By Tim Bolitho-Jones

Artwork for Evergreen by After The BurialAccording to Wikipedia, Minnesota four-piece After The Burial are a “progressive metal” band. It’s not an inaccurate tag, but we need to get this out of the way; they’re unlikely to ever be invited on tour with bands like Porcupine Tree or Opeth. Their brand of prog is rooted less in the Classic Rock definition of the term and more in the hardcore scene, combining off-kilter melodies and weird time signatures with a bass-heavy, mosh inducing stomp. It’s a style that’s been done plenty of times before and by a lot of bands they share their label with, but they’ve become remarkably adept at making what the kids call “Sumerian Metal.”

‘Evergreen’ is their sixth full-length and second since the tragic loss of founding guitarist Justin Lowe. If their previous effort ‘Dig Deep’ was the sound of them finding their feet again, ‘Evergreen’ is the next logical step. It’s a confident, brutish album, swaggering with both intellectual depth and beefed-up machismo. In fact it’s almost the musical equivalent of chess-boxing, except the clever bits and the punchy bits all come at the same time.

‘Behold The Crown’ for instance is a perfect opening salvo. It’s one of those tracks that demands attention right from the first note and about as pissed off as a drill instructor who just found a doughnut in a lock box. Vocalist Anthony Notamarso barks like a straight-edge pitbull against a backdrop of stuttering, angular guitar riffs and monstrous breakdowns. Just when you think it’s about to launch into a clean chorus, it only gets heavier, yet this sledgehammer start is only the tip of the iceberg.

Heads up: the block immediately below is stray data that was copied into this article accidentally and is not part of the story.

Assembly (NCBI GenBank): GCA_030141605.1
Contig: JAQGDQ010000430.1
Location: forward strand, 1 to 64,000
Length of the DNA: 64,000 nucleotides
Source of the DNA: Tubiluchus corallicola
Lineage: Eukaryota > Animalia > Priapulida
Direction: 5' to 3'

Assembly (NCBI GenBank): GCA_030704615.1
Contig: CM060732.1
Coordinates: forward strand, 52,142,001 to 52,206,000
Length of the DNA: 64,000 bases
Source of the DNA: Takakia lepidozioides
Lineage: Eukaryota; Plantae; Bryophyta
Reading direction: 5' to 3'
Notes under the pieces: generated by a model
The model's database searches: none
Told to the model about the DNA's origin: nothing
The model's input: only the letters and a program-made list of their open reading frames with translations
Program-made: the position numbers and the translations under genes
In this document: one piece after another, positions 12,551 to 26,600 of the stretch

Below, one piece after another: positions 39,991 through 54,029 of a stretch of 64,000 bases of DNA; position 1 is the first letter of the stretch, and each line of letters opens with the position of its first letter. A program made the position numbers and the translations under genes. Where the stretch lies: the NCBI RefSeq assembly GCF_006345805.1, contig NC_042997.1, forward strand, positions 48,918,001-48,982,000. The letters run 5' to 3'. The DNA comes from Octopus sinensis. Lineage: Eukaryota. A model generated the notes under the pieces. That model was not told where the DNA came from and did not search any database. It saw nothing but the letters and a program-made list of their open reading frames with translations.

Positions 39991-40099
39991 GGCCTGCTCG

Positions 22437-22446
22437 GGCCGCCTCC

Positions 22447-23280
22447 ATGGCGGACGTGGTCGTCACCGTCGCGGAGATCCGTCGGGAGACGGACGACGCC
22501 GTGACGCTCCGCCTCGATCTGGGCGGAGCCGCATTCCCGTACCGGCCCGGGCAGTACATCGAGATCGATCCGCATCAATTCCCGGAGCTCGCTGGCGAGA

‘In Flux’ meanwhile is perhaps their most prog moment. It’s equally pulverising and showcases their Meshuggah/Hatebreed hybrid admirably, but also features an extended outro which works as a serene and surprisingly moving breather. ‘Respire’ on the other hand is more straightforward, boasting a breakdown that could have featured on a Throwdown record, gang chants, an anthemic chorus and a brief guitar solo.

Elsewhere, ‘11/26’ walks the tightrope of emotional resonance and hard-hitting chug, while ‘Quicksand’ is an eerily atmospheric, mid-paced number. ‘To Challenge Existence’ could divide a crowd in half and trigger a game of Street Countdown in place of a mosh pit, while closer ‘A Pulse Exchanged’ is a frenetic four minutes of riff juggling. Imagine Hatebreed with a PhD (PHatebreeD?) and you won’t be far off.

All of which serves to make one accomplished and well-executed tech-metal record. At exactly forty minutes run time it does feel marginally shorter than it should have been, but that’s our only real quibble here. Queen takes Bishop, Rook takes Queen, uppercut to the jaw and that’s checkmate motherfucker.

  • ‘Evergreen’ is released on 19 April. You can get your copy HERE.

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